Book review: “Suicide” by Edouard Leve by Brian McElmurry

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Suicide isn’t a typical narrative; more a pointillism in writing, a listing, an exhaustive catalog and memory of the author’s friend who committed suicide at 25, nearly 20 years prior.

The first thing anyone will know about the author of Suicide is that he committed suicide on 10/15/07, ten days after turning in his book titled Suicide to his publishers. This raises so many questions, just as the author questioned his own friend’s suicide in said book, decades prior. Leve writes of his friend’s life:

“The way in which you quit it rewrote the story of your life in a negative form. Those who knew you reread each of your acts in the light of your last. Henceforth, the shadow of this tall black tree hides the forest that was your life. When you are spoken of, it begins with recounting your death, before going back to explain it. Isn’t it peculiar how this final gesture inverts your biography?(pg. 29)”

At the time of his suicide Edouard Leve was 42. He had completed university from a prestigious business school. Then took to painting in the early 90’s. Switched to photography, and found success; one of his projects was taking photos of fully clothed people in porn/sex positions. He published four books, including his last, and would go to places in America with famous names like Berlin, Paris, and Rio, but in Arkansas, and take photos, which are also published with his writings. He seemed to have a sense of humor, even his death was darkly ironic. The reader can’t help ask, would I be reading this if he hadn’t killed himself? Doesn’t this sell the book without any materialism to the author’s life. Did he think, when planning his death, that his book will live on–not despite his suicide, but because of it. That his death will seal his name and reputation. Maybe this comforted him? Maybe he was tired of trying? Maybe his photography and writing didn’t bring him much financial/emotional/spiritual/hedonistic pleasure? Maybe he was just giving up? At 42, maybe he saw his body as old, his mind not as sharp, his best years over. Maybe he had no more connections/attachments in the world? We will never know, though unlike the books protagonist, Leve did leave a note. Suicide was his first book published in english.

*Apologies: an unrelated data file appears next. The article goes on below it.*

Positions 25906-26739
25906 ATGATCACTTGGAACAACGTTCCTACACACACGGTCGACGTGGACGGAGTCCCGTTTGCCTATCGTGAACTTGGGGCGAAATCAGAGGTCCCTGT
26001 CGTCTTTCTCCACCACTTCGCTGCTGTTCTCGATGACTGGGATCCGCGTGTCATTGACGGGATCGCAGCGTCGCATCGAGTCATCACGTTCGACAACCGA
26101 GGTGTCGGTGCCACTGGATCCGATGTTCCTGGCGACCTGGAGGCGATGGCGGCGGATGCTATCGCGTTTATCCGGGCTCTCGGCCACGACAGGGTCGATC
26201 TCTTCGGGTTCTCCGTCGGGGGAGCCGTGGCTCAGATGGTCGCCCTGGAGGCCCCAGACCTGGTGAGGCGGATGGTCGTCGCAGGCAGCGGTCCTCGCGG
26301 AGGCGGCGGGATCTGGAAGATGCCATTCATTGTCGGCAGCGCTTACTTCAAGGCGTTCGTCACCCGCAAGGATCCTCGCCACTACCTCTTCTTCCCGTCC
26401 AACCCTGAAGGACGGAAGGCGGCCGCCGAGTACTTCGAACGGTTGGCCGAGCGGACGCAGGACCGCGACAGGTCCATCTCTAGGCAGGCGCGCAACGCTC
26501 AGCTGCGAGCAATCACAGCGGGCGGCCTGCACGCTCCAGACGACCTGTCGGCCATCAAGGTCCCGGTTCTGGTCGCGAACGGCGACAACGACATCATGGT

The writer of Suicide would make lists of things his friend saw, desired, felt; in an order that mimicked the mind that remembered things, not in a linear order, but as they come to mind. And that is how he writes. There are no chapters, few linear narratives, a pointillism; he writes, “To portray your life in order would be absurd: I remember you at random. My brain resurrects you through stochastic details, like picking marbles out of a bag. (pg. 34)”

Using this method, each paragraph is a “marble” he picks and elaborates on. The author picks the “marble” of his friend’s drumming virtuosity. He had quit playing in bands but filled in for a friend’s band when he was 22. It was in a provincial town. He played drums for the friend’s band, spent three days of wonderings through the city, sees a women acquainted with him–through his friend’s band–at the cafe, drinks with, walks home with, but does not sleep with because he is married, and the endless walking he does, and the notebook writing he does the last night for him to feel alive/real–all take place in one paragraph beginning on page 41 and ending on page 57.

Later in the book does his rigid structure change, and allow paragraphs in when recounting a final barbecue with friends.